6 Smart Ways Bookworks Can Pocket Extra Money (for More Books)

I’ve always loved books, even if I wasn’t the strongest reader.

I’d thumb through the Scholastic Book Club flyers and circle my most desired choices: “Britney Spears: The Story of Britney Spears” and the latest Magic Treehouse book. I’d buy big reference books from Sam’s Club because they were pretty, and I liked the weight of the pages.

This obsession became more intense after I was fitted with my first pair of glasses — and learned to actually read. I started making pricy trips to Barnes and Noble. I stockpiled books and magazines. I made long reading lists — lists I’ve not been able to conquer to this day.

My obsession continued in life, as I majored in English and became a full-time writer.

But this isn’t the only way I could have made — and can still make — money from my love for books and words.

6 Ways to Make Money From Your Love of Books

If you’re drowning in books, that totally makes my heart happy. It can make your bank account pretty darn happy, too.

Here are six ways you can get paid to read books:

1. Give Your Books a New Life

monels/Getty Images
monels/Getty Images

I have a closet full of stuff I just can’t part with. Luckily, this is my childhood room at my parents house and not in my 500-square-foot apartment. But I can tell you my mom would be very happy if I cleared these out.

Sites like Amazon and Letgo make selling your used books super simple.

Go ahead and let the internet know you’re a pack-rat book-lover and start watching those crusty pages regain life.

2. Hunt for Other People’s Used Books

encrier/Getty Images
encrier/Getty Images

This sounds weird, right? But The Penny Hoarder’s founder and CEO Kyle Taylor wrote about making money as a “used book hunter.”

Basically, his first step was to clean out the books in his house, then get a feel for the books’ going rates. Try using a site like Biblio to figure out a book’s value.

Once you get the hang of it, hit up garage sales, used book stores, flea markets — you name it. Find books on the cheap. Use your phone to look up what these books go for online. If the resale value is good, buy it.

Finding these gems is a thrill.

3. Become a Virtual English Teacher

SamuelBrownNG/Getty Images
SamuelBrownNG/Getty Images

If a classroom full of squealing kids isn’t your scene… we get it. You can still work as a teacher. Better yet: You work as a teacher, set your own hours and work from home.

Angela Brumbaugh is a QKids teacher. She teaches 36 half-hour sessions a week and makes up to $20 an hour.

“The students are hard-working, curious and light up the classroom with their smiles,” she says. “Class time actually goes by fast, and the only con I can see is sometimes I wish I had more time to spend with them!”

QKids is an online-learning platform that’s been around since 2015. It’s focused on teaching English as a second language to students between ages 5 and 12. Right now, it’s hiring.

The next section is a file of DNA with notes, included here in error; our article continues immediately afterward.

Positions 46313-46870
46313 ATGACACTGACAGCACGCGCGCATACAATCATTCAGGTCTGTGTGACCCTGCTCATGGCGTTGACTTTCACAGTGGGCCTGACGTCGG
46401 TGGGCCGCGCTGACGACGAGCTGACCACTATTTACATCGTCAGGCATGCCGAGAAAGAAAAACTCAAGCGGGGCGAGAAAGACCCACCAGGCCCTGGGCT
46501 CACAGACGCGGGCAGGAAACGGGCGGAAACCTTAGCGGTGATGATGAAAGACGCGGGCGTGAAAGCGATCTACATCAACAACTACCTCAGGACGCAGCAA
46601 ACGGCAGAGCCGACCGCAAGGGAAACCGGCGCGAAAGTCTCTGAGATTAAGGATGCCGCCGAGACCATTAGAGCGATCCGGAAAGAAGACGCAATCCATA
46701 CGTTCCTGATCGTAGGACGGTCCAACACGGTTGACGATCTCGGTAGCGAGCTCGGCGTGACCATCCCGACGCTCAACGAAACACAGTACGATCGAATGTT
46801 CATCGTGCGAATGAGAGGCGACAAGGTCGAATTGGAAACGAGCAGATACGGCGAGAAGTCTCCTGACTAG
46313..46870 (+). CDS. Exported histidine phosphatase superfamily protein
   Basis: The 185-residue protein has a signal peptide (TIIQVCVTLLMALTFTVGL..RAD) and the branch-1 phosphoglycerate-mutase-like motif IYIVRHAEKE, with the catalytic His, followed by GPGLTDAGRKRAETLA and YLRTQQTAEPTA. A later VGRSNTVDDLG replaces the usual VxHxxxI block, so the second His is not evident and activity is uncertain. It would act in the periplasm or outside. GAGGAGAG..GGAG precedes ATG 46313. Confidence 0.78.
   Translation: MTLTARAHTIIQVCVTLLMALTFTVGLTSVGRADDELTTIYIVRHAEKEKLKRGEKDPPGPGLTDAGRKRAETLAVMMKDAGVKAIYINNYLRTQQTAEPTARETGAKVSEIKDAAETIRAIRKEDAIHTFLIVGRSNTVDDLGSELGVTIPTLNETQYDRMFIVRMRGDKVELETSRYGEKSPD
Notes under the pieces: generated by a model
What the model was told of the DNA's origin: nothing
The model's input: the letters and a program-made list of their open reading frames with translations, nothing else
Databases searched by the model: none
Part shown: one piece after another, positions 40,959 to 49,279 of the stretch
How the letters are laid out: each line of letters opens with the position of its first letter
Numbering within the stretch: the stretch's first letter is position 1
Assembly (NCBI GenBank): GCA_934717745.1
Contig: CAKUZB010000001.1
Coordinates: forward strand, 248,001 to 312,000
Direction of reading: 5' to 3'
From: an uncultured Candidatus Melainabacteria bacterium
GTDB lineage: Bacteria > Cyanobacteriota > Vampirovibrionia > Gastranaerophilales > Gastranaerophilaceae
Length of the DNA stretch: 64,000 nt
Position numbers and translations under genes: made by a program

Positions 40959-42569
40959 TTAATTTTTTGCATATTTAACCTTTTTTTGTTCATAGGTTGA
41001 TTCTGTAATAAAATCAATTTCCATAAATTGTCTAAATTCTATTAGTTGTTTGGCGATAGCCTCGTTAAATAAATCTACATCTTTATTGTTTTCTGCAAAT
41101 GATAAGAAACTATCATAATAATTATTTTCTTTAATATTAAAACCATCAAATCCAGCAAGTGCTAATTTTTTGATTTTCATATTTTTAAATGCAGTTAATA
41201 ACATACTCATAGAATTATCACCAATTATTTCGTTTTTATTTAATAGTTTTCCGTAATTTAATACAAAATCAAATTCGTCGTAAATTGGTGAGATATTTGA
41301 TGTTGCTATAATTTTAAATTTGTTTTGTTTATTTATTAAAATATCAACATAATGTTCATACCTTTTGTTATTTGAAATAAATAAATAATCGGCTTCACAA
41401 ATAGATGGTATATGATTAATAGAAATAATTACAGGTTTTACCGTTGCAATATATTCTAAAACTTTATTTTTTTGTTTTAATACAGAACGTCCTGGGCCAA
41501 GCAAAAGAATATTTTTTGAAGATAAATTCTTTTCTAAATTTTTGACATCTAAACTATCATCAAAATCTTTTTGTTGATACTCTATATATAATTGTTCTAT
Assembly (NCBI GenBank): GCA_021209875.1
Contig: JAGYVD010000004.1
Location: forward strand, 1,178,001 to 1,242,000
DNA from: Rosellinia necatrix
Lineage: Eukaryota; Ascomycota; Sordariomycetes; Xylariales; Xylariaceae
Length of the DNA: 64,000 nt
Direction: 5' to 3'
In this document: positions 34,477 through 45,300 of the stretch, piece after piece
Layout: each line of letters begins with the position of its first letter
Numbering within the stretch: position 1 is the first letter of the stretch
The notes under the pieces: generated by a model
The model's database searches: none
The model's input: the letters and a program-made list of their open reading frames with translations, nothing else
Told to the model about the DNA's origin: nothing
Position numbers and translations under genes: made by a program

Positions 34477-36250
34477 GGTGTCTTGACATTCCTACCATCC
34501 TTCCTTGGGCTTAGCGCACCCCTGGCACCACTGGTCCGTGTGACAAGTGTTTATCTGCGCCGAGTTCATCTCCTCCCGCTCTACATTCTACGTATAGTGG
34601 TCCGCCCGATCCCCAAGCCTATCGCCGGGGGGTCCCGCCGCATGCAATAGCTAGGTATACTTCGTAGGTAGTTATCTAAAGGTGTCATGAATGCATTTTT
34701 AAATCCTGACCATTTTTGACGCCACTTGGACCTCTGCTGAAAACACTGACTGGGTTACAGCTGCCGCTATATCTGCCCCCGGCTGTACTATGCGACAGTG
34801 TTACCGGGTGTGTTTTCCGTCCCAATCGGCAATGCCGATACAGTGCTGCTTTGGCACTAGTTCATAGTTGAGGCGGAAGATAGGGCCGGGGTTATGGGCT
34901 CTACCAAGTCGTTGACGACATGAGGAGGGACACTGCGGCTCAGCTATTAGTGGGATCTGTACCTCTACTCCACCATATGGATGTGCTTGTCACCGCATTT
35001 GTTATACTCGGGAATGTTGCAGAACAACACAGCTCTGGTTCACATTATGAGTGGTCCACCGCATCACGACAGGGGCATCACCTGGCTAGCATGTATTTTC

Here are the basic qualifications:

  • You must be a native English speaker based in the U.S. or Canada.
  • You should have a bachelor’s degree or be currently enrolled in a university program.
  • You need to be available to teach a minimum of six hours a week. That’s 12 half-hour classes.
  • You must consider yourself digitally literate, have an outgoing personality and show passion in the classroom.
  • Prior teaching experience is preferred, but not required.

4. Publish Your Own Book

lechatnoir/GettyImages
lechatnoir/GettyImages

I’m not brave enough to do this yet, but it’s certainly on my bucket list: Write a book.

However, one of our contributors, Steve Gillman, took the leap. He wrote a book about ultralight backpacking. It only took him a few days (holy cow), and he had it published on Amazon’s Kindle Direct Publishing platform.

Over time, Gillman’s banked up to $350 a month from the ebook in a very passive manner with no promotion. He outlined how to get started self-publishing on Kindle.

5. Get Paid to Catch Mistakes

lechatnoir/GettyImages
lechatnoir/GettyImages

Meet Caitlin Pyle, the “proofreading powerhouse” behind Proofread Anywhere, a blog she started in 2014. Pyle’s been proofreading transcripts for years, and she wanted other people to get in on the action.

She offers a free introductory workshop to help you get started. She estimates you can make about 35 cents per proofread page. If you can get through about 50 pages an hour, you can bank $17.50 an hour.

6. Share Your Opinions on the Books You’ve Read

Have you ever tried online book reviewing? Basically, you read a book, then you’ll get paid to write a review.

We rounded up some websites and publishers that’ll pay you to read and review books.

Bonus: Reading list dried up? Dive into our favorite books about investing.

Carson Kohler (carson@thepennyhoarder.com) is a staff writer at The Penny Hoarder. She was never a strong reader… until she was fitted with her first pair of glasses in second grade.

This was originally published on The Penny Hoarder, which helps millions of readers worldwide earn and save money by sharing unique job opportunities, personal stories, freebies and more. The Inc. 5000 ranked The Penny Hoarder as the fastest-growing private media company in the U.S. in 2017.

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